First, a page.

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Press Release

Texas Man Sentenced To 70 Months For Role In International Money Laundering Conspiracy

For Immediate Release
U.S. Attorney's Office, District of Alaska

Anchorage, Alaska-U.S. Attorney Karen L. Loeffler announced today that a Texas man has been sentenced by Chief United States District Court Judge Ralph R. Beistline to serve 70 months in prison for his role in a conspiracy to launder drug money out of the United States and into Mexico.

Jose Ramon Canales, 37, of El Paso, Texas, previously pled guilty to conspiring with others to launder the proceeds of drug trafficking internationally.  As part of his plea, Canales admitted that he received nearly $100,000 in drug money, which he then worked with co-conspirators to secretly transport out of the country.  Upon being released from prison, Canales will be on supervised release for two years.

According to Assistant U.S. Attorney Stephanie C. Courter, who prosecuted the case, Canales was involved in longstanding conspiracies to distribute heroin and methamphetamine to Anchorage, Alaska based drug dealers and then transport the profits from those drug sales out of the United States to co-conspirators operating in Mexico.  Canales joined the conspiracy by at least October 2013, when he received $70,000 in drug money from an Alaska co-conspirator.  Canales then worked with Mexican co-conspirators to ship three kilograms of heroin from El Paso, Texas to Alaska for distribution.

Several months later, in March 2014, Canales received an additional $28,000 in cash sent as payment for the purchase of one kilogram of heroin.  Canales later drove the funds, which he knew were the proceeds of drug trafficking, over the border into Mexico.

During the sentencing hearing, Judge Beistline described Canales’ role in the conspiracy as “integral,” noting that Canales chose to become part of a team of drug traffickers whose goals are adverse to everything Americans hold dear.  In announcing the sentence, Judge Beistline also focused on the need to deter others from committing similar crimes, the need to punish people involved in criminal activity, and the need to encourage respect for societal norms.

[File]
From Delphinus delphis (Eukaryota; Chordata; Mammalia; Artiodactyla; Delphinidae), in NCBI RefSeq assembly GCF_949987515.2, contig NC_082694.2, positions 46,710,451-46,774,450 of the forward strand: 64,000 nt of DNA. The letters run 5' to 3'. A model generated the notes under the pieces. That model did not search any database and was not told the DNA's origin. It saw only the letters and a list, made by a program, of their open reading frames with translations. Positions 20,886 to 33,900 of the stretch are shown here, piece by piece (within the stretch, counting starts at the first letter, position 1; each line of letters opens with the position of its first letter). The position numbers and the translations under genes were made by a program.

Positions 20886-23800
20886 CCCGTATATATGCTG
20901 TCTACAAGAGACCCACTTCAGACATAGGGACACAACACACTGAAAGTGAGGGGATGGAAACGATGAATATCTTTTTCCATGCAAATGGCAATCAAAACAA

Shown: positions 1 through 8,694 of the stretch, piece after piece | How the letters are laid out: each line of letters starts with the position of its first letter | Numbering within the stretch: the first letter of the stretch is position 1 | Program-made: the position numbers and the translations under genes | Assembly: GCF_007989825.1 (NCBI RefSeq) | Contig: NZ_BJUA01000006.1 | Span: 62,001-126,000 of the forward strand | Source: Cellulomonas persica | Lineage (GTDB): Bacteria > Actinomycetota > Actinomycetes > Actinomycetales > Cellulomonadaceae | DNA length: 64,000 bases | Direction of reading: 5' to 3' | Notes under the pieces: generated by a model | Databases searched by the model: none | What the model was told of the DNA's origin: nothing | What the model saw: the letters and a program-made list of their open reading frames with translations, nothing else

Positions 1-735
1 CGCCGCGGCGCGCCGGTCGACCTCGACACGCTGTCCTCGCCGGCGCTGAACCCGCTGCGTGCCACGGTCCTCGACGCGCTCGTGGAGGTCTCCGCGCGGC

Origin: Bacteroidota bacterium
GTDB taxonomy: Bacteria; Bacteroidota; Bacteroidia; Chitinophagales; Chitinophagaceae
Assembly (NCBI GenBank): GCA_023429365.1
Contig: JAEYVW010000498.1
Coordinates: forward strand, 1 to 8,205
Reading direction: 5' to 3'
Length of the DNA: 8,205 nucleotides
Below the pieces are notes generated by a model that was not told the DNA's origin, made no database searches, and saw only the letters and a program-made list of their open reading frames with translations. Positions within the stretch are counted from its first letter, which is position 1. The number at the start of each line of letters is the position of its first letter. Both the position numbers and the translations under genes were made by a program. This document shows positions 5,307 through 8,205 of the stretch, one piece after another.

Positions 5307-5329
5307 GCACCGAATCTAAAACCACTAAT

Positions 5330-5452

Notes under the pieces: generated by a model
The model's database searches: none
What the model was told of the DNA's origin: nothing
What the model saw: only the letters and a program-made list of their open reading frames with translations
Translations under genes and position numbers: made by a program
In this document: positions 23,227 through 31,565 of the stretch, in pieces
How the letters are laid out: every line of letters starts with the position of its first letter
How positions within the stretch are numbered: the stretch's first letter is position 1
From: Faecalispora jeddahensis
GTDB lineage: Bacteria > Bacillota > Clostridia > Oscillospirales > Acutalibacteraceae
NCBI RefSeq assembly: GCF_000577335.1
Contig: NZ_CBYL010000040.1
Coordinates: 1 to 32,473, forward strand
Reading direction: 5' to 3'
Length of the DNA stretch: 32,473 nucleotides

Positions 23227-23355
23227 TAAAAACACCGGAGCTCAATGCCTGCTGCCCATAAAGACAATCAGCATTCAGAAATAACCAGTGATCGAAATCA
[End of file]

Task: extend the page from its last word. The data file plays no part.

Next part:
Canales’s sentencing is one of the first related to a string of indictments returned in late 2014 and early 2015 as part of ongoing efforts to dismantle and prosecute several large scale drug trafficking rings with ties to Alaska, California, Texas, Arizona, and Mexico.  An Anchorage drug distributor, Daniel Harris, was sentenced in July 2015 to serve 135 months in prison for related drug, guns, and money laundering crimes.   Several other defendants are set to be sentenced in the coming months for their roles in trafficking heroin, cocaine, and methamphetamine to Alaska and then transporting the cash proceeds of their trafficking activities back to Mexico.

The case was investigated as part of the Organized Crime Drug Enforcement Task Force (OCDETF).  In announcing the sentence, Ms. Loeffler praised the work of the law enforcement agencies involved, including the Drug Enforcement Administration (DEA), the Internal Revenue Service Criminal Investigation (IRS-CI), the Federal Bureau of Investigation (FBI), the U.S. Postal Inspection Service (USPIS), U.S. Immigration and Customs Enforcement (ICE), which oversees Homeland Security Investigations (HSI), the Bureau of Alcohol, Tobacco, Firearms, and Explosives (ATF), the Anchorage Police Department (APD), the Alaska State Troopers (AST), and the Anchorage Airport Police Department.  Additional assistance was provided by the U.S. Attorney’s Offices for the Western District of Texas, the Eastern and Central Districts of California, and the District of Arizona, as well as federal agents in all three states.

Updated August 28, 2015

Drug Trafficking